A lawyer once asked Jesus this question, “Who is my neighbor?” in Luke 10:25-37. In his asking, the Word of God says that the man “desired to justify himself,” in his question, as if Jesus was going to give him the right away to love certain people and not others. Is this not us sometimes? Yet Jesus replies with a parable of the Samaritan: A Jewish man was journeying into Jewish territory and he was robbed and beaten nearly to death on the way. As the man lay on the ground, a priest and a Levite saw him and took another route, as if they didn’t even see him. However, a Samaritan man, (Jews considered Samaritans as unclean having no dealings with them) saw the Jew and “had compassion.” This word compassion in the Greek means, “to be moved as to one’s bowels.” To have compassion means to act in love and pity. The Samaritan man in his compassion acted. He was moved to clean him up and care for him, despite the fact that these two people wouldn’t have interacted in any other bases. This is what it means to love our neighbor as ourselves.
When we love God with all our heart, soul, mind, and strength God gives us the ability to love our neighbor. Not that we accomplish this in our own strength, but keenly aware of our own shortcomings that Christ had deep compassion, mercy, and grace towards us. Our neighbor is the one who doesn’t think, talk, and look like you. They may dress funny, and possibly even hate you. This is not an easy thing, considering all that’s going on around us. Yet this is why I love God, because when I’m weak in my lamenting and I feel my heart becoming numb and bitter, the Holy Spirit reminds me,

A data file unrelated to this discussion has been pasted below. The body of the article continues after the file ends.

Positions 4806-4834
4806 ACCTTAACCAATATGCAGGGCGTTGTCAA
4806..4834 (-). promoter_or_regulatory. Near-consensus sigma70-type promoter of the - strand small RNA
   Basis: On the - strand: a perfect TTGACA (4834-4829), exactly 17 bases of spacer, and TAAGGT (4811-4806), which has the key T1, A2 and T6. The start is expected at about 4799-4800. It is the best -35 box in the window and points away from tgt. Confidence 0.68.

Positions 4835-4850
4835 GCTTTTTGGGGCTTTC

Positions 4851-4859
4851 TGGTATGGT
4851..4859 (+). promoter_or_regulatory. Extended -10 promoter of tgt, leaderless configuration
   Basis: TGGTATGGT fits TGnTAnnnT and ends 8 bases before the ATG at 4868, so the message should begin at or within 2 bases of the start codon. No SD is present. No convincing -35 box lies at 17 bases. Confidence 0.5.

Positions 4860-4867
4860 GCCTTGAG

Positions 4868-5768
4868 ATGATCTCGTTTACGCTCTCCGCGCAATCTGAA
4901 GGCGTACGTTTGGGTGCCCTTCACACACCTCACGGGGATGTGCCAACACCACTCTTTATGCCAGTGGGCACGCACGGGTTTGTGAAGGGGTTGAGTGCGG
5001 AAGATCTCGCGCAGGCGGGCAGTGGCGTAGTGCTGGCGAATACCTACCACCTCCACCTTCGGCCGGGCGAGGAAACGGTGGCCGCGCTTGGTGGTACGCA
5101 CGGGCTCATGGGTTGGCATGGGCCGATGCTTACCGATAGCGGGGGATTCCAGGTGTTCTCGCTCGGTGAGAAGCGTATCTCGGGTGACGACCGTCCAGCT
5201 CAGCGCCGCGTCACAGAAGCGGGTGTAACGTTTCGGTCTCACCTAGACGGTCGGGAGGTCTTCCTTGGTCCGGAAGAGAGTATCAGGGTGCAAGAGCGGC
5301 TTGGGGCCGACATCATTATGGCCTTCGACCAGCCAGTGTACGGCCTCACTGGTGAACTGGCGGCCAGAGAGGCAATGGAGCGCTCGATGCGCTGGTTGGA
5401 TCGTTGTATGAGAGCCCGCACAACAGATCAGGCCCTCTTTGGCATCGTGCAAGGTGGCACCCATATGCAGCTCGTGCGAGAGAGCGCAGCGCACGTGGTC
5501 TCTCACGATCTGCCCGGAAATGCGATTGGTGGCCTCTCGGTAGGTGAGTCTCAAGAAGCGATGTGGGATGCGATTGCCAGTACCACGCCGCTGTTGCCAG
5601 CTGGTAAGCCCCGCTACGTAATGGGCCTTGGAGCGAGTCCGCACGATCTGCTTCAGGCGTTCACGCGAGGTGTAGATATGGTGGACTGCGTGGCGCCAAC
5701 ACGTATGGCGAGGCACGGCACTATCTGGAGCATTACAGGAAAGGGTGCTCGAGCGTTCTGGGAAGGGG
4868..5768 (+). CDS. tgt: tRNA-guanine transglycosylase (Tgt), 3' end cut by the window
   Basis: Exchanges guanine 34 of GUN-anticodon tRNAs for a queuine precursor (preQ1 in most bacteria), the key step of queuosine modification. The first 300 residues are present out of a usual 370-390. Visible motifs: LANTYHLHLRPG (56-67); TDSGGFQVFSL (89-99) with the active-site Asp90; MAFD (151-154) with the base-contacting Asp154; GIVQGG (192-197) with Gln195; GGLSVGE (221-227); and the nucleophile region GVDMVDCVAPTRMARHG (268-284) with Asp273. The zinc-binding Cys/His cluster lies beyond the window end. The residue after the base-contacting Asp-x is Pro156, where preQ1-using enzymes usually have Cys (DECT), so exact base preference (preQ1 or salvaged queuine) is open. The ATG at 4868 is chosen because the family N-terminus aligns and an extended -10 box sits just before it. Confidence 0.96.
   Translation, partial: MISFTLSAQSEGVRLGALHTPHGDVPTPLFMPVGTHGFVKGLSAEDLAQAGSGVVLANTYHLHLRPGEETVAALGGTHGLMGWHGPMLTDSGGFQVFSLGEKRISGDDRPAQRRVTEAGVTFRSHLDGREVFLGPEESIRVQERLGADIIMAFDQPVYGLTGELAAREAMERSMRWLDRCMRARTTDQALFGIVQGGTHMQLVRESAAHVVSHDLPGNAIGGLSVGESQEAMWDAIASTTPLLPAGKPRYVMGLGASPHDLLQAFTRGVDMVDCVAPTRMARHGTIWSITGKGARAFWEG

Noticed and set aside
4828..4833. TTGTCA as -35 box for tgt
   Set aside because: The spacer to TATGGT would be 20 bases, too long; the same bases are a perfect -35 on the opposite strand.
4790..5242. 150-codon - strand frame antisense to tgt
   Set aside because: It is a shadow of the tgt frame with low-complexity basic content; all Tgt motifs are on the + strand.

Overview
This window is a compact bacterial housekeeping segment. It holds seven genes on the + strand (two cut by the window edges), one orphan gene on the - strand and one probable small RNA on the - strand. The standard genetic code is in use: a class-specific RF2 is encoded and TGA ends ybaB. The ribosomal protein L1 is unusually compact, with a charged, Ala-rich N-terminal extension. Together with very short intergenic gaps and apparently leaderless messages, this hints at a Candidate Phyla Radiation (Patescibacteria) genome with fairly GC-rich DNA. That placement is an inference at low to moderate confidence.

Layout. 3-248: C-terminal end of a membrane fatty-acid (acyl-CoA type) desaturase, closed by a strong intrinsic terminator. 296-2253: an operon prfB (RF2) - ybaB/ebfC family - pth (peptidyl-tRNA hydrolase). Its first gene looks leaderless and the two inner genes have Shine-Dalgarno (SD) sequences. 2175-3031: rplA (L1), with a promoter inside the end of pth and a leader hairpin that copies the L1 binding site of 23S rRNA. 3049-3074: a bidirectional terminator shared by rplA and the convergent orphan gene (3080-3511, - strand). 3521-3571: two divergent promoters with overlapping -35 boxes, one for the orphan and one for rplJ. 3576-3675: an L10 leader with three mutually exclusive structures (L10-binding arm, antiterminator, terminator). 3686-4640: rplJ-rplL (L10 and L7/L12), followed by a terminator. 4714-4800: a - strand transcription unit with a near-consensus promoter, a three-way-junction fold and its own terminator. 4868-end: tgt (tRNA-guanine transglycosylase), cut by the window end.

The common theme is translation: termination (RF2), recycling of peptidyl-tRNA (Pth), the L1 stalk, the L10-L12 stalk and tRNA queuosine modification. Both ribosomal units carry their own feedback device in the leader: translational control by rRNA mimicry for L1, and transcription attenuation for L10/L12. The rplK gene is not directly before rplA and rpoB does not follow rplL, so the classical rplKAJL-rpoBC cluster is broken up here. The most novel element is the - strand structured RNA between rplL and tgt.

“The LORD is gracious and compassionate, slow to anger and rich in love.” – Psalm 145:8
To see people coming together to aid in the relief of thousands of families who have been affected by Hurricane Harvey in Houston has been sweet to witness. Seeing communities work together help, care, love, shelter, feed, clothe, and medically treat the needy shows that compassion is in us. If only we would put on love when we see each other on a day-to-day basis and not only when natural disaster strikes, but every day the Psalm 34:14 says, “Turn away from evil and do good; seek peace and pursue it.” The most beautiful, most fragrant aroma the saints display is when we love each other past what is subjective and our neighbor as our self. As Christians we should lead in love. In this the world sees the Gospel of Jesus played out. And that’s what it’s all about.